Banh Cuon – A Chopstick Challenge Worth Winning
Usually translated as “steamed rice paper rolls”, the English name does not do this slippery slurpy tasty treat justice.
The classic banh cuon is a small snack-sized serving of rice paper sheets loosely wrapped around seasoned pork.
The first time I tried this dish, I tried to negotiate the slippery sheets into the dipping sauce and then into my mouth — without much success. Darling Man smirked and then upended his dipping bowl so his rolls were swimming in the sauce. Definitely the better option, in terms of taste and logistics.
Thus started my love affair with banh cuon. I pestered Darling Man into taking me to Ho Chi Minh City’s most famous banh coun joints, mostly one-dish restaurants with concrete floors, stainless steel stools and wobbly folding tables. Often the place was just a family’s front room, open at whatever odd hours suited the cooks. It wasn’t so unusual for the family dog to lurk around under the tables either.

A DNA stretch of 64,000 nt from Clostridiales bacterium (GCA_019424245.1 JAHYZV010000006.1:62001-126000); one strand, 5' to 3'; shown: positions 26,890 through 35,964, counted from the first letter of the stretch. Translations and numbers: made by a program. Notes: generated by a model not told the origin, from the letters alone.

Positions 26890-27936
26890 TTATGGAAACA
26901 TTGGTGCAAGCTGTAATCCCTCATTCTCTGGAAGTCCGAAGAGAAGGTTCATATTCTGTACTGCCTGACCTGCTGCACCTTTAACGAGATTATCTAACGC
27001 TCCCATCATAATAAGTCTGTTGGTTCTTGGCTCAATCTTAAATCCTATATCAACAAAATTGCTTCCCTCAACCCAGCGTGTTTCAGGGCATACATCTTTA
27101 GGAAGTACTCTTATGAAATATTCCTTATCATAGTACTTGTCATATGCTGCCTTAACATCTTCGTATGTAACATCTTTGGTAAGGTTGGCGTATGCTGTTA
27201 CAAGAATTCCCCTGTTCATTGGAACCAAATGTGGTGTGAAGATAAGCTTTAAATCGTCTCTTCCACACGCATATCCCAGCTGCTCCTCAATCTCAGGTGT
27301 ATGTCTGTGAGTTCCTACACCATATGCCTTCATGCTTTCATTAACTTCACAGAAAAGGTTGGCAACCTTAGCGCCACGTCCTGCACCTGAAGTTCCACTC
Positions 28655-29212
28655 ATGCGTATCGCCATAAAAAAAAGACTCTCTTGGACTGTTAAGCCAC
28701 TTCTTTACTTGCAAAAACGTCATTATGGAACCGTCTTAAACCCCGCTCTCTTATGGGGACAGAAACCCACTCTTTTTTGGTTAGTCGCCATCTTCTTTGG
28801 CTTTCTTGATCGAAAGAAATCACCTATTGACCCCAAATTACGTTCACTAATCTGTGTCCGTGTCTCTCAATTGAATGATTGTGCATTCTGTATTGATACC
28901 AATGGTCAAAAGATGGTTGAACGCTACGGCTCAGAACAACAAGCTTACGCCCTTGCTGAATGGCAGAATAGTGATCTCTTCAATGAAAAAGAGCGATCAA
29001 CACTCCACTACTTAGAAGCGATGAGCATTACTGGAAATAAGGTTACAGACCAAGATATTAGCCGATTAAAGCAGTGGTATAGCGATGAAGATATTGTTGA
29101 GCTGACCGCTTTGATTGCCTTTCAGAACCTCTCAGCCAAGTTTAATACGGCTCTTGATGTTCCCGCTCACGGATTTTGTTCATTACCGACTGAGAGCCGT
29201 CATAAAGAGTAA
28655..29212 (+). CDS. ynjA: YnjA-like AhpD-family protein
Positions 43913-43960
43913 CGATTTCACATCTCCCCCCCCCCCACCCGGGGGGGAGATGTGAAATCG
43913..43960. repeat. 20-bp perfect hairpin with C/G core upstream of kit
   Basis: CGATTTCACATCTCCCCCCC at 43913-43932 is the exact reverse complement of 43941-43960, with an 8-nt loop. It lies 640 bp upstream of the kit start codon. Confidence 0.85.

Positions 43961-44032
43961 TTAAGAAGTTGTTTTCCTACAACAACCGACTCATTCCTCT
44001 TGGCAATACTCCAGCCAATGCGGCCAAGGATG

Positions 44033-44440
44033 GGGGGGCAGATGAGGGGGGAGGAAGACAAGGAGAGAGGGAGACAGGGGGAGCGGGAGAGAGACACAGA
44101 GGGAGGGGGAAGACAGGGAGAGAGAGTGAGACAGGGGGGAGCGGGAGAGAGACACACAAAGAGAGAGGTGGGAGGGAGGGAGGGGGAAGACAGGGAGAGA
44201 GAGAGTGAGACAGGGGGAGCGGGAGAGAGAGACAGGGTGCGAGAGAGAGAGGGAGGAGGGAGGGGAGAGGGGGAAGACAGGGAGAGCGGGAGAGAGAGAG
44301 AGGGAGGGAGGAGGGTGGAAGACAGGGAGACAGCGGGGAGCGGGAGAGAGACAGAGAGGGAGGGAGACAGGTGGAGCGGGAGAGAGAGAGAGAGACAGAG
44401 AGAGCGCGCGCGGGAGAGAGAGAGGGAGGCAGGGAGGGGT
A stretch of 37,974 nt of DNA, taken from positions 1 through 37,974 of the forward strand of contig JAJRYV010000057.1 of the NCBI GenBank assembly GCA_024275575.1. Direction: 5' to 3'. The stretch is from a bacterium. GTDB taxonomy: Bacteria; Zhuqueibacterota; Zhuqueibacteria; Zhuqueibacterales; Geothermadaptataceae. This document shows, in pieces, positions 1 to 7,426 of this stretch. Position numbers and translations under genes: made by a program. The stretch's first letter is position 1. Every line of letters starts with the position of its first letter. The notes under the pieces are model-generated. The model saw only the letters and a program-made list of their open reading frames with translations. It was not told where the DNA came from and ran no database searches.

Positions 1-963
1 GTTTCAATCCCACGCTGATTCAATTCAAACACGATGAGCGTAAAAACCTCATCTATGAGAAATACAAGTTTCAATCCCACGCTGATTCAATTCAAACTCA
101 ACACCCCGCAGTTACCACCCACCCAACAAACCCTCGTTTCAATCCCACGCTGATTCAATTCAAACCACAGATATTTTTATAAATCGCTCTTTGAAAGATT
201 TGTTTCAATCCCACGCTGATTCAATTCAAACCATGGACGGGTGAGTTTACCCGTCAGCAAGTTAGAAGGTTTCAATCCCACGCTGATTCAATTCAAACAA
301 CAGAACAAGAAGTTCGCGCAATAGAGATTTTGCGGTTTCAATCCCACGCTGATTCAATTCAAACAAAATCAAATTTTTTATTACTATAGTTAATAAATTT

The soft slippery sheets are hard to manage with chopsticks. I have seen Darling Man resort to skewering a piece, rather than gripping it. I love the teamwork that’s sometimes involved in this dish, with one person holding down one end of the roll so the other can tear a bite-sized section free. No matter how delicate and dainty I try to be, I usually end up with drips and splashes on my shirt and on my chin. I’m too busy wiping and blushing to notice if everyone else is having the same problem.
A great place to be “introduced” to this dish (as the Vietnamese say) in Ho Chi Minh City is Banh Cuon LA. It’s air-conditioned, clean and quiet and the menu has a variety of options – with pictures to make things even easier. Their banh cuon is fancied-up street food. But still very tasty.
Banh Cuon LA
57 Nguyen Du St, District 1, Ho Chi Minh City
Ph: (84-8) 3823 1793
Open seven days 7am-11pm
9 years ago